Andrea Rosenthal and Dijonae Shaw Seek IE Seats
By Dianne Anderson
Andrea Rosenthal Seeks 39th Assembly Seat
Gone are the days when the economically challenged community, commonly synonymous with people of color, would flock up the hill in search of better prices on rent or good grabs for first-time homebuyers.
In Andrea Rosenthal’s day job in housing affordability and emergency rental assistance programs, she sees the depth of need and the unhoused in the newly drawn 39th Assembly District.
“I know people that are paying the same in rent as a mortgage payment,” she said. “It’s finding ways to get a down payment for first-time homebuyers so the money they’re spending is going to a mortgage and not their rent every month.”
She said building more housing means more job creation. Improving the transportation system and infrastructure also means more job creation. She feels there are plenty of resources available, such as the county and city housing supply from existing government properties that are usable.
By working closely with local governments, she said one solution is lowering building fees, streamlining reports from cities and counties on available land, and then find ways to make it accessible to the community.
More money is being spent to address the unhoused lately, but she feels more attention on prevention is needed, as well as strengthening the middle class to sustain the local economy. Creating good paying jobs and workforce development in Victorville is a start as it represents one of the longest commutes to work in the country.
With Rosenthal’s background in early education, she also wants to see increased after school programs and affordable childcare, as well as programs to remove financial barriers that keep students out of higher education.
“For our Black students in our K-12 schools, there’s a big drop off in the achievement level and missed opportunities. We are going to get at some root issues,” she said, noting that getting social workers and intervention workers on campus can address the basic needs.
Statewide on the campaign trail, she is also watching other Assembly members bring back good sized checks to their communities to address things like transitional housing, parks for more green space or workforce development.
“They’re helping members of other regions of L.A. County because they are fighting to get funding for other places, and we’re not getting it here,” she said.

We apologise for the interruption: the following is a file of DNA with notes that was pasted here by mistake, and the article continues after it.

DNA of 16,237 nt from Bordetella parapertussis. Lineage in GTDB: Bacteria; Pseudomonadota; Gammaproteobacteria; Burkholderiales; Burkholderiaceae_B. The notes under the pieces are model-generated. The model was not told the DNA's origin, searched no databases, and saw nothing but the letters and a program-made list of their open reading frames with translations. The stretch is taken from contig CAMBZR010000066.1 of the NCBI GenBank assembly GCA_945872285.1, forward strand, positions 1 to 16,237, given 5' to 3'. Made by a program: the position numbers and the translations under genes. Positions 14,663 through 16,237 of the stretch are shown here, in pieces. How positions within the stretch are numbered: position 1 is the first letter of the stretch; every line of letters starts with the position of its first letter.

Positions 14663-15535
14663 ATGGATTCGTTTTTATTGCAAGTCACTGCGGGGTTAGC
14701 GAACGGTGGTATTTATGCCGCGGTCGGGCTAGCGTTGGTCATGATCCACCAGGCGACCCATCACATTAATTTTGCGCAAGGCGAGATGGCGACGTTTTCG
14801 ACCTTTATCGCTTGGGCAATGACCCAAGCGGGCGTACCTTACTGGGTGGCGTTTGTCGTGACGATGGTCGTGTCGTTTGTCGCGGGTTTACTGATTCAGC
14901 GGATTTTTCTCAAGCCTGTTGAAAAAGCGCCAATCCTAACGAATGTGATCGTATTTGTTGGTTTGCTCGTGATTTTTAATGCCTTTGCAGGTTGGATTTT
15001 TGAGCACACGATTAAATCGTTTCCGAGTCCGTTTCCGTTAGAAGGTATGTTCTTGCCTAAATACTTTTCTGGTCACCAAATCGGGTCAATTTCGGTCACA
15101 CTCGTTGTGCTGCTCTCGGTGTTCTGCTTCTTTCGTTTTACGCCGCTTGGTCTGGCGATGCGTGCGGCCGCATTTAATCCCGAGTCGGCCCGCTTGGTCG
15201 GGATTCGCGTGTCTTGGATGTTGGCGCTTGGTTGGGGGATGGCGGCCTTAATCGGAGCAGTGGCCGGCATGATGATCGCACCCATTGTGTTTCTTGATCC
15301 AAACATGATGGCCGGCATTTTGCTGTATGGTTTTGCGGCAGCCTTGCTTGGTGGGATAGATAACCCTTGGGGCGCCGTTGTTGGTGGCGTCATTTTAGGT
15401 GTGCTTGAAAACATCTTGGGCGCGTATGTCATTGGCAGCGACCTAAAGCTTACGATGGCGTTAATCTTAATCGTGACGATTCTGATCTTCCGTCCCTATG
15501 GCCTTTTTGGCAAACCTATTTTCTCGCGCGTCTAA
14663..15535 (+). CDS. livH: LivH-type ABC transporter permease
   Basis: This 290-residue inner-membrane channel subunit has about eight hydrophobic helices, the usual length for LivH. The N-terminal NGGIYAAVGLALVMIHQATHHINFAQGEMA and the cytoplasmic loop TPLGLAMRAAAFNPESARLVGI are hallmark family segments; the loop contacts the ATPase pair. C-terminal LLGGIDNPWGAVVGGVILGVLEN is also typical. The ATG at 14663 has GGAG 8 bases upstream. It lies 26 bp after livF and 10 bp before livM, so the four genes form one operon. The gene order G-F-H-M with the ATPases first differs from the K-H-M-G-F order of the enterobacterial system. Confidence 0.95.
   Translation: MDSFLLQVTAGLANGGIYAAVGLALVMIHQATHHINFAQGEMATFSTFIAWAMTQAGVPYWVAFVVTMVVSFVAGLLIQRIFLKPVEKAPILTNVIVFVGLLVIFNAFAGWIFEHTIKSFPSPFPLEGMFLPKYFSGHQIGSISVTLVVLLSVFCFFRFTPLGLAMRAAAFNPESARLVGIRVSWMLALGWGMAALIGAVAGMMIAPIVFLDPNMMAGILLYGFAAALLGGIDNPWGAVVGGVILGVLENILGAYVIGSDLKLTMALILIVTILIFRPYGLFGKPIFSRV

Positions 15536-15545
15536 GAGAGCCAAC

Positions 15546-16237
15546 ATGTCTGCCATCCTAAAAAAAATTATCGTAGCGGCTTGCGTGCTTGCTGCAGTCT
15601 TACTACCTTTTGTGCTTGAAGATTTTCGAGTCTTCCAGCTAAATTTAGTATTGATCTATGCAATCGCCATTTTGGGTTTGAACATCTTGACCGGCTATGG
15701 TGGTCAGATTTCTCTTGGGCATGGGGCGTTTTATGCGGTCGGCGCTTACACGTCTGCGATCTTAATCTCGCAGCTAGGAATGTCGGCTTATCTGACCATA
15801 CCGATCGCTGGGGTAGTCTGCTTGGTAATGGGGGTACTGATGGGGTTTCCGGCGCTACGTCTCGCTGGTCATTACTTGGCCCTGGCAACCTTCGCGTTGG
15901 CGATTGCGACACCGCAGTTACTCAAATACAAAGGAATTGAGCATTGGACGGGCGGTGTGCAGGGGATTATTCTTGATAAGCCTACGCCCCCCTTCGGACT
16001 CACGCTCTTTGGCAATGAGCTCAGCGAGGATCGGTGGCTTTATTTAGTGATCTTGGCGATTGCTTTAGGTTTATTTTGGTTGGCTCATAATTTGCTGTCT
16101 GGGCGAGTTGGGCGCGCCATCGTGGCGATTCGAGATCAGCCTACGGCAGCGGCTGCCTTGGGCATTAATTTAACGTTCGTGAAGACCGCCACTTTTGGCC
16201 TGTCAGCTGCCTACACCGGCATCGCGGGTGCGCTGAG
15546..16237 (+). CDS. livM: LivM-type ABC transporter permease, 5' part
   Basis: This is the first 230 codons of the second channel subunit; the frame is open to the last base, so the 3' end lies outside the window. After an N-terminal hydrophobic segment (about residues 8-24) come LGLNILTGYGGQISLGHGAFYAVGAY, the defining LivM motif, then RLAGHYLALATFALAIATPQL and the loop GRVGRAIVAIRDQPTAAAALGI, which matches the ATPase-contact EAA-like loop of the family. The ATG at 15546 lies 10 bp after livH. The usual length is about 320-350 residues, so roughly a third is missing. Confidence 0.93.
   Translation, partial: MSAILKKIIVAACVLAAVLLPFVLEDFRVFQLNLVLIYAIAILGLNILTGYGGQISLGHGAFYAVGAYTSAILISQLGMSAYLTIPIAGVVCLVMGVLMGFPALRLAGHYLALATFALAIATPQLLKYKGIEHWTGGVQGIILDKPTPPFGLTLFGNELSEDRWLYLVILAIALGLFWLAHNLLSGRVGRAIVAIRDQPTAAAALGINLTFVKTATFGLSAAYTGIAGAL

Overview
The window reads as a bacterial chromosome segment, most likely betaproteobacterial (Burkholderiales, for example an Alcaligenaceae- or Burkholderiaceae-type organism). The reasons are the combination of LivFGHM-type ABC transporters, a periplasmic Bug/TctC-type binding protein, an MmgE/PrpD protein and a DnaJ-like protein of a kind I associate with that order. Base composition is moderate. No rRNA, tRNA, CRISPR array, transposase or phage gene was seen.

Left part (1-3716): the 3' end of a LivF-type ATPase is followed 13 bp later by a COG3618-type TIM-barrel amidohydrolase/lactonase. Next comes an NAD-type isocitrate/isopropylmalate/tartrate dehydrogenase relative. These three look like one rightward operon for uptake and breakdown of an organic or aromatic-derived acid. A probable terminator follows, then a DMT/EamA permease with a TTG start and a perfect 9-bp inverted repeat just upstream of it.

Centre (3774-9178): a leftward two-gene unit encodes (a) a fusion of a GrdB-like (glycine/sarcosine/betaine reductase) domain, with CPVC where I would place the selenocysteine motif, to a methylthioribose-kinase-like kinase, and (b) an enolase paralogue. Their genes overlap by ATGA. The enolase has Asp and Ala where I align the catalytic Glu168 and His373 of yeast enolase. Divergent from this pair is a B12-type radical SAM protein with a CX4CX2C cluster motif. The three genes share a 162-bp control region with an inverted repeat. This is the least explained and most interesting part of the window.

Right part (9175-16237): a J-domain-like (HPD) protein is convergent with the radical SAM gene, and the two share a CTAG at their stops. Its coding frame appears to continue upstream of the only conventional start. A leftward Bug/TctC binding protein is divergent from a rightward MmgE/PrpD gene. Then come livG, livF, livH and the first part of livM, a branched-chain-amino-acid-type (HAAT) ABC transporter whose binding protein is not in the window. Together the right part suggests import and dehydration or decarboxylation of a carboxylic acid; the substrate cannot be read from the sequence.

There is $97.5 billion in surplus funding coming down from the state of California for those that put in the effort. If elected, she wants to bring some resources back home.
“A lot of it is going to be working with partners in the community and working with the city to find programs to pull that money into, going up there advocating for that specifically,” she said. “I’m already talking to members and organizations about those ideas.”
The district, which encompasses Adelanto, Hesperia, Lancaster, Palmdale, and parts of Victorville, has the sixth highest voting age Black population in the state, she said.
“Given our demographic, we are an area where climate justice is a really big issue. We’ve seen the warehouses impact our community, for me it’s going to be about working at all levels,” she said.
She has received strong support from labor and environmental groups. A few of her numerous endorsements are Black Women for Wellness, California Legislative Black Caucus, California Labor Federation, California Federation of Teachers, California Nurses Association, Sierra Club California and SEIU California State Council.
Dejonae Shaw Seeks SB County District 2 Supervisor Seat
As a nurse, DeJonaé Shaw said she has seen the impact of the pandemic on the community firsthand, and was proud to join her co-workers to fight to keep people in San Bernardino County safe from COVID-19.
“As County Supervisor, I’ll work even harder to make sure working families get a bigger piece of the economic recovery, treat the housing, mental health and homeless crises like the emergencies they are, and make our neighborhoods safer,” she said.
Shaw said that she understands the importance of economic stability and good paying jobs. The Second District includes Fontana, Rancho Cucamonga, and northern Upland.
Among her many supporters, Shaw is endorsed by San Bernardino County Democratic Party National Union of Healthcare Workers, I.E. United, California Nurses Association, Corey Jackson, Riverside Board of Education Member and Chair of California, Democratic Party Black Caucus, Tustin Councilwoman Letitia Clark, State Assemblymember Eloise Reyes, and U.S. Congressmember Pete Aguilar, to name a few.
She said that the odds were stacked against her growing up, but she helped raise her siblings and put herself through school to become a nurse.
She also started her own business.
“I still believe my calling in life is to help others get ahead. I know firsthand the challenges that working people in San Bernardino County are facing to reach the middle class. As County Supervisor, I’ll continue fighting for a stronger economy for working families.”
To learn more, see www.andreaforassembly.com